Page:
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Detecting Ringworm in Children

Having children comes with a lot of responsibility, including caring for their skin. It’s not uncommon for them to develop dry, itchy skin, even as newborns. Something most parents are unaware of keeping an eye out for, is the risk of ringworm in their kids. We wanted to discuss the best ways to help detect this infection and a bit about what it entails.

Believe it or not, ringworm does not have a single thing to do with worms of any kind. It is an infection of the skin that is contagious and involves fungus. Ringworm is not painful or dangerous to your child’s health, but it can be irritating, unpleasant, and itchy. Babies and adults can contract ringworm, but it is most common for children ages two and older. Ringworm can affect the body and the scalp. When it affects the scalp it is known as tinea capitis. When it affects the body it is known as tinea corporis.

Take a good look at your child each time you get him or her dressed or when giving them a bath. Inspect the skin for any issues that might be present. If ringworm has been contracted, your child will exhibit a scaly patch of skin that is often no larger than the size of a quarter. A ringworm rash can appear almost anywhere on your child’s body and can be either moist or dry.

If the ringworm rash was found on the scalp you will notice that it has a much different appearance than on other areas of the body. It is even possible that your child could have bald spots on their head. The ringworm will also likely cause the scalp to become patchy or scaly. Children with ringworm on the scalp can also develop an area of inflammation that can be moist and swollen. This area of inflammation typically has tiny bumps on it too.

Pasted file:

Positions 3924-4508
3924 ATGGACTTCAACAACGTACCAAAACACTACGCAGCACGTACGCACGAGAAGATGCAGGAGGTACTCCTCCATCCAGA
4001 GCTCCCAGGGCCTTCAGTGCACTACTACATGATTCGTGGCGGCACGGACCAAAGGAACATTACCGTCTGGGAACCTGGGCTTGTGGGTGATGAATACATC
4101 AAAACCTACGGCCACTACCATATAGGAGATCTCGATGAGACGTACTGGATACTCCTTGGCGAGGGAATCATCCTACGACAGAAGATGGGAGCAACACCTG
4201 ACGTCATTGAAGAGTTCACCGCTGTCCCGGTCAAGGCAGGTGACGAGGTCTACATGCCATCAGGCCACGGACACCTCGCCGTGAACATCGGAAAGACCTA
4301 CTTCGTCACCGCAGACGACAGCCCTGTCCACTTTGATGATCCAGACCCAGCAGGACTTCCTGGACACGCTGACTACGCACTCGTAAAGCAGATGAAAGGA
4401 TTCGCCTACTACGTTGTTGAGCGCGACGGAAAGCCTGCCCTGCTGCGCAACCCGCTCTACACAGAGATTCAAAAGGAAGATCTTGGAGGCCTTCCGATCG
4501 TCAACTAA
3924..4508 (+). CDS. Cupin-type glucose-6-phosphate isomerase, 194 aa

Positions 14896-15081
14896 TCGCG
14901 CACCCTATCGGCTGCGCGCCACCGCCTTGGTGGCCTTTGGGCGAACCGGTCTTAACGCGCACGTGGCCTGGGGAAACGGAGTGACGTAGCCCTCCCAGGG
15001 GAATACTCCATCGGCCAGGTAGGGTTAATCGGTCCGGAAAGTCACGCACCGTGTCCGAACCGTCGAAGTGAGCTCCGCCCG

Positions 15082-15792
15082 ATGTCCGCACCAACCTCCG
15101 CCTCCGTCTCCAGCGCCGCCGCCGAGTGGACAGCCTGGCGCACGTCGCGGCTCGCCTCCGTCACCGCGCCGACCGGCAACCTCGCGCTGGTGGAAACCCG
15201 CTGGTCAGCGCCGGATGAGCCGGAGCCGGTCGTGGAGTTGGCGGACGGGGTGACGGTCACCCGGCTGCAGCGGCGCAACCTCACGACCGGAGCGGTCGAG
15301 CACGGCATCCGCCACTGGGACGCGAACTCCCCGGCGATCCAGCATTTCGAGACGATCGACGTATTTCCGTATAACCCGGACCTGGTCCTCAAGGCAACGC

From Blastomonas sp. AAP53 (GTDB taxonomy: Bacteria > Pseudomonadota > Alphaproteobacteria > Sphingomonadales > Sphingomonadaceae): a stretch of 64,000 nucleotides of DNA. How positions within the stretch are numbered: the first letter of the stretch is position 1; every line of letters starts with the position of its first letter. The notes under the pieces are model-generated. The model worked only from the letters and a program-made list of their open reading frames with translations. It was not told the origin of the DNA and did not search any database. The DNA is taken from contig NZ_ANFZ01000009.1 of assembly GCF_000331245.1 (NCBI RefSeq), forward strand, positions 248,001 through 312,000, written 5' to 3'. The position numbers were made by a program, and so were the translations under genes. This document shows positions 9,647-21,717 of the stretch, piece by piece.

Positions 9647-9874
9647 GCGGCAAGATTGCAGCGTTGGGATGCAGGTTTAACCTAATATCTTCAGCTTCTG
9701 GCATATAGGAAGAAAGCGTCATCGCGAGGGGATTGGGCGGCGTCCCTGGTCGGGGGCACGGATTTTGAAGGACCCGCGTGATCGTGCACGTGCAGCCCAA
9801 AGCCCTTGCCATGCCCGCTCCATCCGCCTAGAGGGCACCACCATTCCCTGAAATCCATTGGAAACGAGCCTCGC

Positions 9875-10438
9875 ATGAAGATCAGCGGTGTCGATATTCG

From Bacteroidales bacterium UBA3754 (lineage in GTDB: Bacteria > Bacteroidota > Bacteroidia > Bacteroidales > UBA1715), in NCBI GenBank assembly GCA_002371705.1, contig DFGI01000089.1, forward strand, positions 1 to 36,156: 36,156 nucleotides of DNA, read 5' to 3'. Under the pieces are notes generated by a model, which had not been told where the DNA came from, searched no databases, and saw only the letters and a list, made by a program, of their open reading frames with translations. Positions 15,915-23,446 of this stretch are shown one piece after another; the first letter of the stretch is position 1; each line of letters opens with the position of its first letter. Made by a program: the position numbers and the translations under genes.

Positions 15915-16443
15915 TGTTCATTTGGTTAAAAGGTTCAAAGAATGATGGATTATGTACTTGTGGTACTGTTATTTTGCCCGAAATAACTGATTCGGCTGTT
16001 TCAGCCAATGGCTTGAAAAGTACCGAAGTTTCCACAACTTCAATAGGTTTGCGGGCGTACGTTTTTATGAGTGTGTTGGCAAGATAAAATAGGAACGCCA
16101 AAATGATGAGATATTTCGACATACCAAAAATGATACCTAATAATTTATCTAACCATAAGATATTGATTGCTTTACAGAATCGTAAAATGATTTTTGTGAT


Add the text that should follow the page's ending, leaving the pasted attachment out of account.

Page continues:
It’s not uncommon for a child to contract ringworm. It can be worrisome for a new parent who has never experienced it before, but it poses no danger to the child. Children can contract ringworm from other children who have it and even adults who have it. Children can also contract ringworm from infected towels, sheets, hats, combs, brushes, and any other clothing.

Ringworm survives best in climates with a lot of humidity, which can be a big factor in children contracting the skin condition. Some dermatologists even think that it’s possible for a child to contract the condition genetically. They also recommend trying to keep your child from sweating excessively, as this can be a leading factor to him or her contracting ringworm.

Do you suspect your child might have ringworm? Are you worried about the condition of your child’s skin? Contact Windsor Dermatology in East Windsor, New Jersey today to schedule an appointment for your child or to have your questions answered about ringworm. Call the office at 609-443-4500 to speak with a knowledgeable, friendly member of our staff.

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